Commercial Ocean Marine Insurance Expert Witness
Dating to the late 1600s, ocean marine is among the earliest formalized insurance contracts. Sea merchants gathered in groups at Edward Lloyd’s coffeehouse in London to arrange special contracts with each other – contracts that came to serve as the framework for modern ocean marine insurance policies. The merchants agreed that, in the event that one merchant lost a ship, every merchant in the group would assume a percentage of the loss – thus lessening each merchant’s individual risk for potential loss. The merchants formalized these early insurance policies by writing their names under the percentage of loss that each merchant had assumed. Such is the origin of the term underwriter, as well as Certain Underwriters at Lloyds London.
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While Ocean Marine insurance can be used to cover a wide variety of exposures, coverage is generally divided in to three main areas:
- Hull insurance protects the value of the vessel, its equipment and related machinery. Hull coverage can be used to insure offshore oil rigs and boats operating in inland waters.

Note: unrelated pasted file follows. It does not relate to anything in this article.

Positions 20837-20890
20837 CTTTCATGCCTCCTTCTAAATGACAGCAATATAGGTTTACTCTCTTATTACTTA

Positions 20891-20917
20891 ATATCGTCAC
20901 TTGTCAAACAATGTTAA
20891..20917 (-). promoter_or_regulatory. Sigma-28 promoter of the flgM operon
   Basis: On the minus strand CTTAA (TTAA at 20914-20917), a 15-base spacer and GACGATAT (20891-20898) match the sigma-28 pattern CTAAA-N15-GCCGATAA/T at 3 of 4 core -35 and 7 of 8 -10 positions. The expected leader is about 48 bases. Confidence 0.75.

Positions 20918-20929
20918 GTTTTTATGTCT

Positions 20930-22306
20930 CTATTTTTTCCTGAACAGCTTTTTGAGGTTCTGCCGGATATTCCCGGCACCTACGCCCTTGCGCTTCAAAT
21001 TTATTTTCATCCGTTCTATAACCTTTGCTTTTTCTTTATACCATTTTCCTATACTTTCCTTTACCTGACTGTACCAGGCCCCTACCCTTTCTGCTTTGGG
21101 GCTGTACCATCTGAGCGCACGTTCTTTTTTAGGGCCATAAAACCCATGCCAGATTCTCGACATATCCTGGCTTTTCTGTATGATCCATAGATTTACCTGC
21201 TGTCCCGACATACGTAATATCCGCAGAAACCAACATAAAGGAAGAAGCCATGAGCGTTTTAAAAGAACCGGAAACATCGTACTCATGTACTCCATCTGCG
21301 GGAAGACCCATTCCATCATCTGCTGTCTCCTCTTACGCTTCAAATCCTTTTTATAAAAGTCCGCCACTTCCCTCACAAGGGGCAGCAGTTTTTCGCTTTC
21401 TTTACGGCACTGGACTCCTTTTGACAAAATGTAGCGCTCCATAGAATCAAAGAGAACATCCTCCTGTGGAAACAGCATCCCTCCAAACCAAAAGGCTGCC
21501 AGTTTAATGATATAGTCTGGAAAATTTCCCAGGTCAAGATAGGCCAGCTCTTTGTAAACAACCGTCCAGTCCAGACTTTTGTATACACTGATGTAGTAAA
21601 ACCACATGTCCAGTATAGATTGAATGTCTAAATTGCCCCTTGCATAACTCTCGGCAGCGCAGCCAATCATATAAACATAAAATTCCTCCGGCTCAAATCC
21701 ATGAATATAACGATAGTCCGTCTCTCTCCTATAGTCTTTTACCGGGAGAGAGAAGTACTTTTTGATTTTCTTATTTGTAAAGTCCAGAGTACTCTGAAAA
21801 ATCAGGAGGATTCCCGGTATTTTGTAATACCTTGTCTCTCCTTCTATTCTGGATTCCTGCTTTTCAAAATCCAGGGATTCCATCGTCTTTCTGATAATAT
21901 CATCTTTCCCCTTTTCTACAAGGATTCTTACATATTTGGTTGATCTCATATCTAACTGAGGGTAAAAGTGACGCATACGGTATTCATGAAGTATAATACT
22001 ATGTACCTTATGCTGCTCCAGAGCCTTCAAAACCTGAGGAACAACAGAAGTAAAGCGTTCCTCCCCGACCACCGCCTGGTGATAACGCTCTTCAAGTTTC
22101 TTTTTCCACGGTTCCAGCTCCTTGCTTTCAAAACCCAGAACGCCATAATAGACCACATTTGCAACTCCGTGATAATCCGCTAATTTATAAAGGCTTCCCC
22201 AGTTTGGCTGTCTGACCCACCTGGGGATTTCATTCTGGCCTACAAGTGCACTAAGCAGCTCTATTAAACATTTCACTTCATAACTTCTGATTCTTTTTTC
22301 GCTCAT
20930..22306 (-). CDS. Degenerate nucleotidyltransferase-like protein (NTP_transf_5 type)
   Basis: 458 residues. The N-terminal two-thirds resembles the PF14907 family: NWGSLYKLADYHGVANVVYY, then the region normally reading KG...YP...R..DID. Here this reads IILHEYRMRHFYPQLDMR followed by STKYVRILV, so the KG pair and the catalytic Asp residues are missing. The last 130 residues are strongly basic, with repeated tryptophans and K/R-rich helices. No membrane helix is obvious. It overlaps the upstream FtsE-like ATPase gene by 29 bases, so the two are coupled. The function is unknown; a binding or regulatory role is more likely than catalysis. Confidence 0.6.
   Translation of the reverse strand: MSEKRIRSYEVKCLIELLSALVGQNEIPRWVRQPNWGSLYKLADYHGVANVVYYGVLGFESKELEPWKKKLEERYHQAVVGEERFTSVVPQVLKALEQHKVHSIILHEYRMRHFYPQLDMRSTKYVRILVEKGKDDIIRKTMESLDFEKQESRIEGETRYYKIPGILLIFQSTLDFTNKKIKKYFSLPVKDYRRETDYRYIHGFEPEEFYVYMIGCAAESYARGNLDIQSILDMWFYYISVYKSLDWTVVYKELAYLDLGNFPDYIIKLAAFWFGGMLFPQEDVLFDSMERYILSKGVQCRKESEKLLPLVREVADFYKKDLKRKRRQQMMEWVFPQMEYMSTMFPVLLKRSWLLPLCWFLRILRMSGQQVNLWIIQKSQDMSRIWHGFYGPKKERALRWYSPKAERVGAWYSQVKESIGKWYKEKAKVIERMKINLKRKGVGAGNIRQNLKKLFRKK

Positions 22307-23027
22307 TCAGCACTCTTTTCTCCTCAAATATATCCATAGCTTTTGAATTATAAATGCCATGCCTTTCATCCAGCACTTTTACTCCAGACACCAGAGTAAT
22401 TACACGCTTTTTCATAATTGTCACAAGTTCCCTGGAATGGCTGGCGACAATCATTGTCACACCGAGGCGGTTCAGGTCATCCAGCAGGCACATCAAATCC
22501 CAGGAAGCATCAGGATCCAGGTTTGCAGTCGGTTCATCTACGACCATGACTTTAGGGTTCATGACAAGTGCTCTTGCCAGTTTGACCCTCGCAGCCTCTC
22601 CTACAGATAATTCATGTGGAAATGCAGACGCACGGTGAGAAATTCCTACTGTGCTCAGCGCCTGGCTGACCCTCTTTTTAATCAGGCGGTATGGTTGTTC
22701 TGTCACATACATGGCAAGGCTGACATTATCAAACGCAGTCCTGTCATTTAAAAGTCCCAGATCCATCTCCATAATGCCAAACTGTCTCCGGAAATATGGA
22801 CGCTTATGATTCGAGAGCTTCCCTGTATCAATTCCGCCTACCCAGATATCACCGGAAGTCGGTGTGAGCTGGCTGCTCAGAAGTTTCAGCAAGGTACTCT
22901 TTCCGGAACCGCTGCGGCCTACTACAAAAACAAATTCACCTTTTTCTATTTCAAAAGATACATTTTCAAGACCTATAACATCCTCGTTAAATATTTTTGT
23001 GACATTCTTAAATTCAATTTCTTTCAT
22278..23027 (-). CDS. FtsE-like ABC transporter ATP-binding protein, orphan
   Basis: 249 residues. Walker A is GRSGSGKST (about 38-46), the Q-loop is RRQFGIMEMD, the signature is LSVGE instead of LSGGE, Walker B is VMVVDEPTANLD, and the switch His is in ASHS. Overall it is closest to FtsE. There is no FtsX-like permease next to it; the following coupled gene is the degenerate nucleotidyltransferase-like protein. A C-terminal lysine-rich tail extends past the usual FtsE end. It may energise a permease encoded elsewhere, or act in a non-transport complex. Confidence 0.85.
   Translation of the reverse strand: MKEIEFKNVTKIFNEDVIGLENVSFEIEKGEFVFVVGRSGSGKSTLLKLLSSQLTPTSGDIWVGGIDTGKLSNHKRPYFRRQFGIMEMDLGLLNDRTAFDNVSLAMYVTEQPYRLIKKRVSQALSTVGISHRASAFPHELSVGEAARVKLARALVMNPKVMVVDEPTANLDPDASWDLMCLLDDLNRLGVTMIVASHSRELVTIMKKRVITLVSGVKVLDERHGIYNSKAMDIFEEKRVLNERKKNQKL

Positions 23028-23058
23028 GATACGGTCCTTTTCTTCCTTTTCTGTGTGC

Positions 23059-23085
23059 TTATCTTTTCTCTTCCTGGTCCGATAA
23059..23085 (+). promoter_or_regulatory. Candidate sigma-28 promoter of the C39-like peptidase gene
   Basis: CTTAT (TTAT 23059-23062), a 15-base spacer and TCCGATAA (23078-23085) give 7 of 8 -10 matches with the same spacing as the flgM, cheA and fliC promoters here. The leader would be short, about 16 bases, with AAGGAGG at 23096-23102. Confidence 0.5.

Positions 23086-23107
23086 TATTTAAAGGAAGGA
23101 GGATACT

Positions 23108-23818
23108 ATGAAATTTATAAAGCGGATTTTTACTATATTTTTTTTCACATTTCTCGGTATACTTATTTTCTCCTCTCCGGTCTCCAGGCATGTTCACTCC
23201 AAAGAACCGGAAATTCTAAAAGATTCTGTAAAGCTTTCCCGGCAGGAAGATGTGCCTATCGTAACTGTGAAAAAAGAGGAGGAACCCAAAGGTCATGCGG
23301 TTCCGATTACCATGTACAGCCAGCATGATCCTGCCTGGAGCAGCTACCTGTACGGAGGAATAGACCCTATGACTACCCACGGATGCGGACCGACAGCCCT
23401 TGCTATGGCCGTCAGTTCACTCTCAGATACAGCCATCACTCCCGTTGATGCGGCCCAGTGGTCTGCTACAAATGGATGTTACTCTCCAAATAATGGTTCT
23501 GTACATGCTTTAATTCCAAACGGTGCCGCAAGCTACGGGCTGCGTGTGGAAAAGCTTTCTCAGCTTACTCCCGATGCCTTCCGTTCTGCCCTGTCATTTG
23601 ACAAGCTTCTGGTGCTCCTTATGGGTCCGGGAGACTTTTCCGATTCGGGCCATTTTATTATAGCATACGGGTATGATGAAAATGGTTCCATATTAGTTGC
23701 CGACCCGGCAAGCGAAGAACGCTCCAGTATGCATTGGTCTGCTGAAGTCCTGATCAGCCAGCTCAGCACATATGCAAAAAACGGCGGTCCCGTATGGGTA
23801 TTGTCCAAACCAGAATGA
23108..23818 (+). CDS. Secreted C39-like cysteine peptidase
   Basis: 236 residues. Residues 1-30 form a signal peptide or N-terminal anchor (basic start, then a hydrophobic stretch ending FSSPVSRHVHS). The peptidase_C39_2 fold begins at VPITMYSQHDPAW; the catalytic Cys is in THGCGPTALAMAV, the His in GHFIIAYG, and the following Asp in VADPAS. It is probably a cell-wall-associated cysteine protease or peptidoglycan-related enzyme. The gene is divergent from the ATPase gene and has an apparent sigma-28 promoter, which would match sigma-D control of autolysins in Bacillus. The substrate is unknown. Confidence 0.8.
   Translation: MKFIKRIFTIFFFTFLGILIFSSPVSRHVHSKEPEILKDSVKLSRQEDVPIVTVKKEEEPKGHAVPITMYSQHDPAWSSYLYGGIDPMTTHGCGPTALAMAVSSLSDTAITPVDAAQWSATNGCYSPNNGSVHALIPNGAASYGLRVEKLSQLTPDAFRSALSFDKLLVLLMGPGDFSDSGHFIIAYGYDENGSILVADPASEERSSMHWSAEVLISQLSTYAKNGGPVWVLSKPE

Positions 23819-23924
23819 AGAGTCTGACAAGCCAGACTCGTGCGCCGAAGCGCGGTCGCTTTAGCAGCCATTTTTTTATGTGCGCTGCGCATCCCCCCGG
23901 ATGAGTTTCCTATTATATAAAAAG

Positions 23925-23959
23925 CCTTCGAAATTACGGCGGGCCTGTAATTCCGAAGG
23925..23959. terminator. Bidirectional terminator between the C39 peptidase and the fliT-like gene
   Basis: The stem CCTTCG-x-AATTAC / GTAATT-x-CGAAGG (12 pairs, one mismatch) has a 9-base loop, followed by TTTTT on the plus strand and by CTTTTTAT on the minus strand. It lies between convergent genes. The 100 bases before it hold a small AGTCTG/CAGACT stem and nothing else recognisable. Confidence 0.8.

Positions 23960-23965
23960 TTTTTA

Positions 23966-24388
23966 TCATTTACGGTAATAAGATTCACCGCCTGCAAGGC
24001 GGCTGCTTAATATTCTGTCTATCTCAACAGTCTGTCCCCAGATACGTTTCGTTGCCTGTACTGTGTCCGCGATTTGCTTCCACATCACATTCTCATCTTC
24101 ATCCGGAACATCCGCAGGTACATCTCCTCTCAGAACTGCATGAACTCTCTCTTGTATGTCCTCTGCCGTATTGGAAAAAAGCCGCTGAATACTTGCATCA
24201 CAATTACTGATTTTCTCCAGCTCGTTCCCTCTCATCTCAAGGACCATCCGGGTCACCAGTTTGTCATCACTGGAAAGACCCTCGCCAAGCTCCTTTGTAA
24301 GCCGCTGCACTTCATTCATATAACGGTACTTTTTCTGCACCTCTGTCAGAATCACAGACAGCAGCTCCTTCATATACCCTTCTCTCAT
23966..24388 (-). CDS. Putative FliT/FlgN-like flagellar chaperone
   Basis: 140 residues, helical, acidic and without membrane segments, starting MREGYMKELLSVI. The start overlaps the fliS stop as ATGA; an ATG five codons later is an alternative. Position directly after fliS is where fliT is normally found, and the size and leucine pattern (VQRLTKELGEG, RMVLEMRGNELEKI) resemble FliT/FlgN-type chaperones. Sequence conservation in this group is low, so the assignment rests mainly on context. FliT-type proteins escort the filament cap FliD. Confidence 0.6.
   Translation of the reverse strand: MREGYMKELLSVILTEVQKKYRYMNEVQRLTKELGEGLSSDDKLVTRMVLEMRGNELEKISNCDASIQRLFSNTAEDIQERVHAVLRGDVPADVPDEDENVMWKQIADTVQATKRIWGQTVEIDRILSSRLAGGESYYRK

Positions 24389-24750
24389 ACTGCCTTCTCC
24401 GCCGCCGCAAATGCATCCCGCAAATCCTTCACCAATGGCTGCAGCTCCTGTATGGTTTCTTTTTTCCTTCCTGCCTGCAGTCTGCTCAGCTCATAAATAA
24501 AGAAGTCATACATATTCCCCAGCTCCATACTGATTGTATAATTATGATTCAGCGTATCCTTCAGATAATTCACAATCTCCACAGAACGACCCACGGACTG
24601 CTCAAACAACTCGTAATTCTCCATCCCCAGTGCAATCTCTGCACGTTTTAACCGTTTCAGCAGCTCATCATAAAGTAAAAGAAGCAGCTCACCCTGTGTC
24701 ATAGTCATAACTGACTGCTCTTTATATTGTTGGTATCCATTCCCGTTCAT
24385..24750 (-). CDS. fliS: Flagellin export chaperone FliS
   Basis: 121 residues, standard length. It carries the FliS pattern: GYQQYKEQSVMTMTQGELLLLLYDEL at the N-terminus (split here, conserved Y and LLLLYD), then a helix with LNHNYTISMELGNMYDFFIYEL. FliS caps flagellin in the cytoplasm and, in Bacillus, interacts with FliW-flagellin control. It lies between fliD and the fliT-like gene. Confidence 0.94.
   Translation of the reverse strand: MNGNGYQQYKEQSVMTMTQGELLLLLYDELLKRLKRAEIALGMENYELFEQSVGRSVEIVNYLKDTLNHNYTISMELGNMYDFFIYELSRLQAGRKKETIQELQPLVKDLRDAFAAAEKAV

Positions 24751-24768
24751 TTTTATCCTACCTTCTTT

- Cargo insurance covers waterborne shipments, and commonly covers shipments continuing onto dry land.
- Liability is known as Protection and Indemnity (P&I). It covers bodily injury and property damage to not only the third-party public, but may include injuries to the master and crew.
The long history of Ocean Marine insurance and the perils faced by ocean going vessels carrying property by sea has resulted in policy language strange to the untrained ear. Wording unique to Ocean Marine has specific meaning in determining coverage, including strange terms such as:
- Barratry - Willful sinking, casting away, or damaging a ship at sea or its cargo.
- F. O. B. (Free on Board) - Term of sale which determines at which destination seller’s responsibility ends and buyer’s responsibility begins.
- General Average - Maritime law principle in which ship and cargo owners share in a loss incurred voluntarily.
- Inchmaree Clause - Covers losses resulting from explosion, negligence of Master or crew; latent defect in the vessel, or equipment breakdown.
- Latent Defect - A defect not readily apparent.
- Sue and Labor Clause - Requires a policyholder, in the event of a loss, to protect property from further loss; insurer pays preservation costs plus attempted salvage costs.
Though manuscript policy forms can be found, Ocean Marine carriers generally utilize policy and endorsement forms with language promulgated by either the American Institute of Marine Underwriters or London based International Underwriting Association (Institute Clauses).
Mr. Daniel’s Ocean Marine experience includes coverage placement, policy management, and claims experience with: